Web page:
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AGA is a non-scarring alopecia in which terminal hairs transform into miniaturized hairs. Typically in men, baldness occurs with frontal recession and vertex thinning,26 while in women, hair loss is characterized by a decrease in hair density over the crown without frontal hairline involvement, also known as female pattern hair loss (FPHL).27 Testosterone plays a role in AGA pathogenesis following conversion to dihydrotestosterone (DHT) by 5-alpha reductase.28,29
A meta-analysis showed that topical minoxidil at all concentrations provided superior results to those achieved in the placebo group. Regarding AGA, the study showed mean differences of 8.11 hairs/cm2 and 14.90 hairs/cm2 associated with the 2% and 5% minoxidil treatments, respectively, compared to the placebo group. While a comparison of the 2% minoxidil and placebo groups in female patients showed a mean difference of 12.41 hairs/cm2.30 A 5-year follow-up study in 31 AGA patients treated with 2% and 5% MS showed peak hair regrowth at 1 year.31
Numerous clinical trials were conducted with topical minoxidil at several concentrations in different preparations to test the efficacy of the formulation. In men with AGA, 5% MS demonstrated a significant increase in the mean difference in hair density compared with the 2% MS and placebo treatments.15,32,33 An earlier response was noted with 45% more hair regrowth in the 5% MS group than that in the 2% MS group at week 48. Both 2% and 5% MS showed promising results in FPHL. However, side effects such as dermatitis, headaches, and hypertrichosis were more common with 5% MS. Hypertrichosis could be problematic in women, leading to poor treatment compliance and, therefore, 2% MS is preferable.34 Interestingly, 1% MS proved to be effective in Asian women, with a significant increase in non-vellus hair compared to that in the placebo group.35 Evidence from randomized controlled trials of topical minoxidil in AGA and FPHL is summarized in Tables 2 and and3,3, respectively.
The higher occurrence of contact dermatitis with MS led to the development of PG-free foam formulations to treat hair loss. In AGA patients, 5% MF was well tolerated and superior to placebo. Only 5% of the patients experienced symptoms of scalp irritation after 52 weeks of treatment.32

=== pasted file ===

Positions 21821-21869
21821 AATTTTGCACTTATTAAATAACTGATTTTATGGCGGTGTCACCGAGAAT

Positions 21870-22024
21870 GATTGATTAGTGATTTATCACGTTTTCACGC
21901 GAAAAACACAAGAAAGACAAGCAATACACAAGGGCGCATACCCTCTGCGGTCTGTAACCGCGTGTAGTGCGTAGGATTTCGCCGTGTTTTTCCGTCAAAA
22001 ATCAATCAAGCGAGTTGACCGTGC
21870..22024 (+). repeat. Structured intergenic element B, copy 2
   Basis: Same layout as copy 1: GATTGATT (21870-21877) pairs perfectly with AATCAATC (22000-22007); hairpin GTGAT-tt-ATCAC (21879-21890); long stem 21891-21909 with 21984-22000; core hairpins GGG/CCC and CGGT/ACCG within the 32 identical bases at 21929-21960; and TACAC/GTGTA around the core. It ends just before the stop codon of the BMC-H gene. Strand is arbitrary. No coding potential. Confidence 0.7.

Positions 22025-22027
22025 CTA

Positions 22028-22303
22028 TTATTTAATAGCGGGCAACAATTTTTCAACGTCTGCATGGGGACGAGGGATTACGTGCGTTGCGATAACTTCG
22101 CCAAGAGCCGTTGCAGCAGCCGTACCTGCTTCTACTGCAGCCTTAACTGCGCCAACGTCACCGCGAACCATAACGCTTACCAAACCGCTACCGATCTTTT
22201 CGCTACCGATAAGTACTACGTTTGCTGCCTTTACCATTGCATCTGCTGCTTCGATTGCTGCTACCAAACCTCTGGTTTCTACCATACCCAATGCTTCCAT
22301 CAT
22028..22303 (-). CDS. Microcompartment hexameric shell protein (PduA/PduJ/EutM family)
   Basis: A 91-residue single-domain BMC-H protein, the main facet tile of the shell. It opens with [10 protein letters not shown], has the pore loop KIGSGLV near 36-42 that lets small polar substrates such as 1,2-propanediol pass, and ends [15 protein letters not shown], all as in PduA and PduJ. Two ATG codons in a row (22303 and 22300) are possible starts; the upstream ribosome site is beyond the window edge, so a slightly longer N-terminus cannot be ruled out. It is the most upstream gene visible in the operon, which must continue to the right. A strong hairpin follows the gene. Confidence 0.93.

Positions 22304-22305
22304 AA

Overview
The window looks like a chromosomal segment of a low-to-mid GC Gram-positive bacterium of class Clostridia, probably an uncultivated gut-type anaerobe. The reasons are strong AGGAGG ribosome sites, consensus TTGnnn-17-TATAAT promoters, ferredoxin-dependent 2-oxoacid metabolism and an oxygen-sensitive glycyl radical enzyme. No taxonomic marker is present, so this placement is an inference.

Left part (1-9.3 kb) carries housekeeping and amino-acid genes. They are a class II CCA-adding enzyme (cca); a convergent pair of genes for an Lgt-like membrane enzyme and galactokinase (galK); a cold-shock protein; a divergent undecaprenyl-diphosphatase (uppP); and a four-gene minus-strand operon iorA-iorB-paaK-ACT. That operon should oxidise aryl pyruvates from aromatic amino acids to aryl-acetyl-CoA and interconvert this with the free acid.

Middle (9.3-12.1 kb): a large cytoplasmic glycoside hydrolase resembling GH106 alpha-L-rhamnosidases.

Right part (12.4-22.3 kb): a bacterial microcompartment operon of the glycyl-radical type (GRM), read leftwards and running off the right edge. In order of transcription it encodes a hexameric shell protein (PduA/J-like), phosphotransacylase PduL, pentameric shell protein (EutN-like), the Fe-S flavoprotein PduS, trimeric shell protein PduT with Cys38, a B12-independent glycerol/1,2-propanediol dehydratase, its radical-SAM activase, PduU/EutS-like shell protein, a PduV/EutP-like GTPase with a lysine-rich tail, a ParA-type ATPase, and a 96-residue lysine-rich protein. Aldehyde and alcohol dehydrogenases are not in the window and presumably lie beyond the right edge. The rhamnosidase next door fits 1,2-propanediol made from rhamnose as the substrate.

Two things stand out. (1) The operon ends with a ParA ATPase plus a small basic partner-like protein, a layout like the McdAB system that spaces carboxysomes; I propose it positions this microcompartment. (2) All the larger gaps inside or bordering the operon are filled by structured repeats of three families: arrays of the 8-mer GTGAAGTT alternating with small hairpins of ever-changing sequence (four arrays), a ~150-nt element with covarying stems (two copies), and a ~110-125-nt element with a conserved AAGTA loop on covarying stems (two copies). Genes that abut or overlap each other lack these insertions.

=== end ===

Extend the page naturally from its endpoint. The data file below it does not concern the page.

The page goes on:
For male AGA, the recommended treatment is twice daily application of 1 mL 5% MS and half a capful of 5% MF.38 The treatment advised for FPHL is twice daily application of 1 mL 2% MS and once daily application of half a capful of 5% MF. Once daily topical application of 5% MF has been proven to be as effective as twice daily application of 2% MS in FPHL with significantly fewer adverse events.36,37 Treatment should be continued indefinitely as termination of medication results in hair shedding within 3 to 4 months. Although there are limited data on teratogenicity, no serious adverse outcomes have been reported. As a safety measure, minoxidil should be avoided during pregnancy and lactation.39
The treatment response to topical minoxidil in AGA patients can be predicted by measuring sulfotransferase activity in plucked hair follicles. Studies have reported 93% sensitivity and 83% specificity.40 The enzymatic assay also demonstrated great accuracy by correctly detecting 94% of non-responders.41 A subsequent study using this assay showed that at the week 8 of topical minoxidil treatment, the sulfotransferase enzyme activity in hairs stabilized. This finding suggests that those who respond to minoxidil will not develop resistance to the existing dosage and, similarly, non-responsive patients will not turn into responders.42 A study by McCoy et al demonstrated that an increase in topical minoxidil concentration up to 15% in patients predicted to be non-responders increased the clinical response compared to that associated with 5% minoxidil without cardiac side effects.43 Therefore, the non-responders may have a clinical response with increased concentration of minoxidil.
There has been an increase in the use of a novel formula, minoxidil sulfate-based solution (MXS) since it is an active metabolite of minoxidil. It has been proven that MXS has a higher efficacy than that of the conventional formula and might be an option for patients with low minoxidil sulfotransferase activity.16,44 However, because of its larger molecular weight, which affects its penetrability, and its higher degree of degradation than that of MS, MXS may not be as efficacious.45 To improve response, MXS should be applied at higher concentrations and the formulation should be kept in small package to decrease the instability of the solution.44 A study conducted in 44 patients with AGA and FPHL who did not show improvements with twice daily application of 5% MS reported responsiveness to 10% MXS after treatment for 4 months. Side effects were tolerable irritation, erythema, and folliculitis.46 Therefore, we believe that MXS is a promising agent for those who are MS non-responders.
Attempts have been made to use oral minoxidil for AGA or FPHL patients who were not satisfied with conventional treatment. A combination of low-dose minoxidil 2.5 mg and spironolactone 25 mg in patients with FPHL showed preferable outcomes with decrease hair shedding and improved hair density. The mean severity score reduced to 2.3 at 6 months and 2.6 at 12 months. Mild adverse effects including urticaria, postural hypotension, and facial hypertrichosis were reported. No significant change in blood pressure was observed in the study.47